When many people think of Americans of Italian descent, they often think we are all in the mob, or “connected.” Many movies such as The Godfather add to the stereotype. Add to that shows like Jersey Shore, Housewives of New Jersey, and The Sopranos, and well…
While many depictions in New Jersey and mob movies show a lot of things that are not true, many more good things are true. Many of us talk about wonderful memories growing up with Sunday dinners, multi-generational families, and pride in our heritage.
Enter James Gandolfini
Gandolfini played “Tony Soprano” in the famed HBO series. He was a deplorable character, yet, he was able to show a human side of this man. Tony had many of the issues we all struggle with; anxiety, temptation; a frustration with his family – his “blood family” that is. James Gandolfini played the character perfectly. He able to play a guy from Jersey because he was a guy from New Jersey.
That “New Jersey” I often speak of is an intangible characteristic those of us from this state easily understand. Born in Westwood, Gandolfini was raised in Park Ridge, New Jersey, the son of an American-born mother and an Italian-born father. He grew up with a strong pride in his heritage and visited Italy often. He was in Rome when he passed away from a heart attack in 2013 at the young age of 51. In 2014, Gandolfini was posthumously inducted into the New Jersey Hall of Fame.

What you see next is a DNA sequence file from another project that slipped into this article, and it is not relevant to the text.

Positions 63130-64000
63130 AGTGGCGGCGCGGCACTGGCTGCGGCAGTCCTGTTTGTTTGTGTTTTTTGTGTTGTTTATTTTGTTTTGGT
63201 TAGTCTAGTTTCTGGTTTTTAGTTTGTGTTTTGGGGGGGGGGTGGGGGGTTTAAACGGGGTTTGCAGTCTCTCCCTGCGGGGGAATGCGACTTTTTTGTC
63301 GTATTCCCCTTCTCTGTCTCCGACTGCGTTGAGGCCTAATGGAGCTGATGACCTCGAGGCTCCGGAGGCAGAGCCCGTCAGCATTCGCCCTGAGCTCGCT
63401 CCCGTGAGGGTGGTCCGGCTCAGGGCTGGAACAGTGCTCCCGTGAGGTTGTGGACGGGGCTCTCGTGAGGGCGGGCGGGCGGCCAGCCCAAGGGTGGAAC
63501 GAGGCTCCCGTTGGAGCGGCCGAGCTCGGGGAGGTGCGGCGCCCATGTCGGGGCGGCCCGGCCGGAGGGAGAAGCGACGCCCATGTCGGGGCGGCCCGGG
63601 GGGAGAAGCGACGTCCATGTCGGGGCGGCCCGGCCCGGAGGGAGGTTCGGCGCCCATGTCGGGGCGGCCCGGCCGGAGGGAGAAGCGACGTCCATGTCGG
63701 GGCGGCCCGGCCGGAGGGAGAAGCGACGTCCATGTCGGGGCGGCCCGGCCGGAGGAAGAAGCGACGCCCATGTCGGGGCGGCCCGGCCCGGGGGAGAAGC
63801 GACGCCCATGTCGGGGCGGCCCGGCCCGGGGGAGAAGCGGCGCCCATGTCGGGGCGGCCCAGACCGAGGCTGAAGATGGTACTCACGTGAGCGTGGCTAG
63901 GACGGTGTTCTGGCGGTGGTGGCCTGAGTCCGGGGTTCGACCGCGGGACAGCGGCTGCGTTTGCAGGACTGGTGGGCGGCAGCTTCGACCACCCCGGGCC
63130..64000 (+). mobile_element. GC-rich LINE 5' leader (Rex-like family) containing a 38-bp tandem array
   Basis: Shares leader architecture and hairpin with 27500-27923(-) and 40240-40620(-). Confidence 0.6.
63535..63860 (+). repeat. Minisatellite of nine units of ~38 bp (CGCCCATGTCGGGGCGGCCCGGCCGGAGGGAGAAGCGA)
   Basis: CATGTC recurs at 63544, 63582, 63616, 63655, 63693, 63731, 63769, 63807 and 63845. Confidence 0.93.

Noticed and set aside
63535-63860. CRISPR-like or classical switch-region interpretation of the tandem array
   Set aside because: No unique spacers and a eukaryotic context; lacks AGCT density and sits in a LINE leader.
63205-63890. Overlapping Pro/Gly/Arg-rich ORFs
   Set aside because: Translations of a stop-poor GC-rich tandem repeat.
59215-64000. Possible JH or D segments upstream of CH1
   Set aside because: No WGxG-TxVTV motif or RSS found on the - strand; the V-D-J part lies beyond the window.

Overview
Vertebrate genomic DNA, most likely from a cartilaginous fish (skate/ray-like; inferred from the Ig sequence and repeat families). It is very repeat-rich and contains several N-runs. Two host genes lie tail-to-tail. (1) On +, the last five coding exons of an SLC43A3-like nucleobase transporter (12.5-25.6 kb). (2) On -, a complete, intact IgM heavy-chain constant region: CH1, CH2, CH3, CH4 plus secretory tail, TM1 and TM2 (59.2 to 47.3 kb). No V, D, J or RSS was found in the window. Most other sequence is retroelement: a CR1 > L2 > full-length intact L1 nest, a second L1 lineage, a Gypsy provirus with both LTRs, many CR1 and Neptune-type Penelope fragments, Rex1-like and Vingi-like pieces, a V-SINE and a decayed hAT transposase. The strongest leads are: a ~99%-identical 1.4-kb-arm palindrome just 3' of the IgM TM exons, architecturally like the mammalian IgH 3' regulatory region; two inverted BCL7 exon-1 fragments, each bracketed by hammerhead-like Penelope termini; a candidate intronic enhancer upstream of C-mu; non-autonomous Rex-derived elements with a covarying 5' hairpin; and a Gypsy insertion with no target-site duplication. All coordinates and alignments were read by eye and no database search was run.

While he was proud of his heritage, he worked hard to show his love for America. Gandolfini never forgot the sacrifice his father made, earning a Purple Heart in WWII, and sought to make sure that all veterans received the care and respect they deserve. In 2007, Gandolfini produced Alive Day Memories: Home from Iraq, a documentary in which he interviewed injured Iraq War veterans. In 2010 he produced Wartorn: 1861–2010, which examined the impact of PTSD on soldiers and families throughout wars in U.S. history from 1861 to 2010. He also worked with the USO making meeting service members and was a spokesperson for Wounded Warrior Project.
So no, not all Americans of Italian descent are in the mob, but we all love our Italian heritage. Gandolfini showed that pride in his role of Tony Soprano, and more importantly, in his daily life.